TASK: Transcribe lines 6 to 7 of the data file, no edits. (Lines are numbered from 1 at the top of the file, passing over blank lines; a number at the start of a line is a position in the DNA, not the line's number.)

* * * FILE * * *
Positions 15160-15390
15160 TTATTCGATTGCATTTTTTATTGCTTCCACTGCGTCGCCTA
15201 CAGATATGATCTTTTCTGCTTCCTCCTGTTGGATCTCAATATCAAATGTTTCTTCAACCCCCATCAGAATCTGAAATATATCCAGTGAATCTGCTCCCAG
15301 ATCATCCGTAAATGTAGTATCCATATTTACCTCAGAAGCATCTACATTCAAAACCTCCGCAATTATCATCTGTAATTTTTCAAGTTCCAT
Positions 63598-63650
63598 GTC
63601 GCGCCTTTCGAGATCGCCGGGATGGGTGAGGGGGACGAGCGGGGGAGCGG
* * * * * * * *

63598 GTC
63601 GCGCCTTTCGAGATCGCCGGGATGGGTGAGGGGGACGAGCGGGGGAGCGG